The digital revolution in the humanities, arts, and social sciences (HASS) is most definitely here. It has been slow and difficult in coming, for multiple, complicated reasons. Cyberinfrastructure (CI) is just starting to be explored in academic fields outside of high-performance computing. HASS scholars are finding ways to overcome impediments to their participation in CI, and are producing new knowledge by using advanced technology to pursue their research.1 This article will first lay out some of the obstacles these disciplines face in using technology, and will then profile two projects in the University of California system that exemplify what computational analysis can bring to HASS fields.
Compared to scientific disciplines, HASS have historically been “low tech” in their methodologies. So it can seem surprising that their technological needs for research, now that they are turning in this direction, pose significant difficulties for programmers. Data sets, if indeed the data exist as “sets” at all, are disparate, fragmented, and may actually be larger than those in the scientific fields. Structuring data for access and display is extremely complex. Technological difficulties abound: comparative analysis with respect to geographical location and temporal, societal, linguistic, and cultural aspects requires capabilities for creating hierarchically structured data with various levels of abstraction. The challenge lies in determining how best to aggregate, organize, and display the data and in developing the most beneficial tools for analysis. The final report of the ACLS Commission on Cyberinfrastructure and the Humanities delineates many of the deterrents that HASS needs present to efficacious CI:
Digitizing the products of human culture and society poses intrinsic problems of complexity and scale. [This cultural record is] multilingual, historically specific, geographically dispersed, and often highly ambiguous in meaning. . . . [A] critical mass of information is often necessary for understanding both the content and the specifics of an artifact or event, and this may include large collections of multimedia content. . . . [HASS] scholars are often concerned with how meaning is created, communicated, manipulated, and perceived [which further complicates programming for access and display]. Recent trends in scholarship have broadened the sense of what falls within a given academic discipline: for example, scholars who in the past might have worked only with texts now turn to architecture and urban planning, art, music, video games, film and television, fashion illustrations, billboards, dance videos, graffiti, and blogs.2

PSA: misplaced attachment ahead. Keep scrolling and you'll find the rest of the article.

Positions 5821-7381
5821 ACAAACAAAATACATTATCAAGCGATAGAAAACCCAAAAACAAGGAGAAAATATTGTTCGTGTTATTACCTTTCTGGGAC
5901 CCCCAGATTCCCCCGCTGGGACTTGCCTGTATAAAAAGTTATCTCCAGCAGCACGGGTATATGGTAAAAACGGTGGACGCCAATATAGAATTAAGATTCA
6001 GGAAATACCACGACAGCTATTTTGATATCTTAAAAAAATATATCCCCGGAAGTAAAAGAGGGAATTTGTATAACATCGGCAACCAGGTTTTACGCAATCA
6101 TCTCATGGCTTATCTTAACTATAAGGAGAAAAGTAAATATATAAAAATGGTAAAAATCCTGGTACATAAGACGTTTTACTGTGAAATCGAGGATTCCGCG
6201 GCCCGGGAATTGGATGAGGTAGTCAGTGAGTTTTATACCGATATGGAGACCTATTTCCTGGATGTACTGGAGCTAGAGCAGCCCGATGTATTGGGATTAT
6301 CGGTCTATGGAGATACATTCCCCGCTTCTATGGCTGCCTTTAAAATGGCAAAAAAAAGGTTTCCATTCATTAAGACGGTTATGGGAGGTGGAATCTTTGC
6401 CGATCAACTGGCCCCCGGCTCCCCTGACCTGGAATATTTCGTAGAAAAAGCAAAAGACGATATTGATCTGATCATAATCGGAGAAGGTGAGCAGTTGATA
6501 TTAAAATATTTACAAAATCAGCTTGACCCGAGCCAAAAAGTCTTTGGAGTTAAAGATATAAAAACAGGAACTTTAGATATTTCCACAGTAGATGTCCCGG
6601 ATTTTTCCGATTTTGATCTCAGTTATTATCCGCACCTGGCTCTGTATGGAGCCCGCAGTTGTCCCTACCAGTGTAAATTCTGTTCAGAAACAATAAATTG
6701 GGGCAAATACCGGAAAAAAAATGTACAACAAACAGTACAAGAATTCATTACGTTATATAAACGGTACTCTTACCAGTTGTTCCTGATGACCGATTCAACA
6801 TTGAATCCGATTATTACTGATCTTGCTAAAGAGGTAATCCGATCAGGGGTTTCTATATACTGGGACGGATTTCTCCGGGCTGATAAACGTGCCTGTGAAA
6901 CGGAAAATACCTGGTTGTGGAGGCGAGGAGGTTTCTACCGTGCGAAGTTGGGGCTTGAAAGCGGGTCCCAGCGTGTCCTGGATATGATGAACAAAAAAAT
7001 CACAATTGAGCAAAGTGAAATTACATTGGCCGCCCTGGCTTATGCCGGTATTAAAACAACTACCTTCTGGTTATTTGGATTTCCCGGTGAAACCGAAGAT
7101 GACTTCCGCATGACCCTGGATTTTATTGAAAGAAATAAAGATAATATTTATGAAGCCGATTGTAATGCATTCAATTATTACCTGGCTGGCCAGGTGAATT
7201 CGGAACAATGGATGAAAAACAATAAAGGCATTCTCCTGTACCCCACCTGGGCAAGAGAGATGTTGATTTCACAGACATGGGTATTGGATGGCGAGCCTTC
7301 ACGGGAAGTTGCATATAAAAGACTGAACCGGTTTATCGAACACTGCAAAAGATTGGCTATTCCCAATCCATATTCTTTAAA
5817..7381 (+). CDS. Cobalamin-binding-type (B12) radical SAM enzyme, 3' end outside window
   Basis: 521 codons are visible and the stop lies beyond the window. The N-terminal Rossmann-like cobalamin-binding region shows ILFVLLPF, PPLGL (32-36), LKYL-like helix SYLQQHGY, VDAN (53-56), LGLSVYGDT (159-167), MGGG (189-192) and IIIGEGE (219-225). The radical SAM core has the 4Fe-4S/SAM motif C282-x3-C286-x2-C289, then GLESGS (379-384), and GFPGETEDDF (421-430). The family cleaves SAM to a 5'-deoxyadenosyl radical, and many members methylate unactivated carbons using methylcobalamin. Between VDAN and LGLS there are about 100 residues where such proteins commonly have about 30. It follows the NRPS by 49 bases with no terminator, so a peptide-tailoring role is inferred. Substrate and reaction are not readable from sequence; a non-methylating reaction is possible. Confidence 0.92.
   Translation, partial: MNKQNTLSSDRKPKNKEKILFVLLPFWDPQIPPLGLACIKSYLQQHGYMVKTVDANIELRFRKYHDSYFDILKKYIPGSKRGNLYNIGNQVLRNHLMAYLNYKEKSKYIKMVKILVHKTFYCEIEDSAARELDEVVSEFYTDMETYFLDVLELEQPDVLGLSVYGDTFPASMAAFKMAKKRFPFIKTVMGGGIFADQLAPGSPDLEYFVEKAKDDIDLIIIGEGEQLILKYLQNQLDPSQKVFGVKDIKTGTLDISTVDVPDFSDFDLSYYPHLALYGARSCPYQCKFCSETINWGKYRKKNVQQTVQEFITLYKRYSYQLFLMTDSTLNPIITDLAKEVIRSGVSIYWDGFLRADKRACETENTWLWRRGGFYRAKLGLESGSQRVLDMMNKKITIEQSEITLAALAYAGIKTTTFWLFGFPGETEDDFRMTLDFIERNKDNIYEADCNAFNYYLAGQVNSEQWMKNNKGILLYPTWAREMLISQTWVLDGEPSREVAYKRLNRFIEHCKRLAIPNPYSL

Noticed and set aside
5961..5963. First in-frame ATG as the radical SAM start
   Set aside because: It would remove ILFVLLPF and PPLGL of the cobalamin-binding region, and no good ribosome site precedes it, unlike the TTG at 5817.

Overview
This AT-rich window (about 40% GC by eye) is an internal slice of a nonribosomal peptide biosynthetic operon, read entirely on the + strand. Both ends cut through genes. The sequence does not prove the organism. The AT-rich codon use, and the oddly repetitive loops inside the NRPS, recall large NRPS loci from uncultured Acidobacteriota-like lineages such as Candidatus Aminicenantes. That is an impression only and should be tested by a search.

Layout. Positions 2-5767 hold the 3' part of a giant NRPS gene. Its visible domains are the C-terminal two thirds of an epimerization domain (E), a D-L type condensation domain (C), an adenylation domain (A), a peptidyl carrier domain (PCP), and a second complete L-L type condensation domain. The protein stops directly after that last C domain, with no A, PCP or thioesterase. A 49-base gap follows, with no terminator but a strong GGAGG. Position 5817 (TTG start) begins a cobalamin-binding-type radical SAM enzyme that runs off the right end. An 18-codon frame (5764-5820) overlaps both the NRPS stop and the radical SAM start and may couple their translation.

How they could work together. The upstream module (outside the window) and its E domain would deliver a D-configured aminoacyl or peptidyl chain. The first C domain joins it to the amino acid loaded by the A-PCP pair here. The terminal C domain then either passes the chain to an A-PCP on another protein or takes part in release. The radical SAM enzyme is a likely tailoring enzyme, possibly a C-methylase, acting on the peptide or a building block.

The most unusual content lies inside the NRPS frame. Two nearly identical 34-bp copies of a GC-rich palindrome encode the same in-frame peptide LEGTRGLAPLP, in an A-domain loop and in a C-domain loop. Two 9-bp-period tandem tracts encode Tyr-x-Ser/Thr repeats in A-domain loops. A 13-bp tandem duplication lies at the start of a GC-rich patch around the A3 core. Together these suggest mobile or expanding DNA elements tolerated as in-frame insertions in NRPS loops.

An equally important if not greater barrier to HASS participation in CI is the requirement for enormous cultural change. The first thing that may come to mind is faculty resistance. Most faculty members welcome the increased access to objects of study that digital technologies have made possible. But some, especially in the humanities, have not believed that advanced technology can make a real contribution to their fields, or they may fear an overemphasis on technology, i.e., that it is largely whistles and bells, ultimately distracting scholars and students from careful interpretive study requiring close attention to text, context, artifact, human communication/ interaction/ performance, and other objects of study. Resistance, however, is not the most significant impediment to the use of advanced technologies in these disciplines - plenty of HASS researchers are tech-savvy and excited about new tools for their research and teaching. The far more pressing obstacles concern data, collaboration, and funding.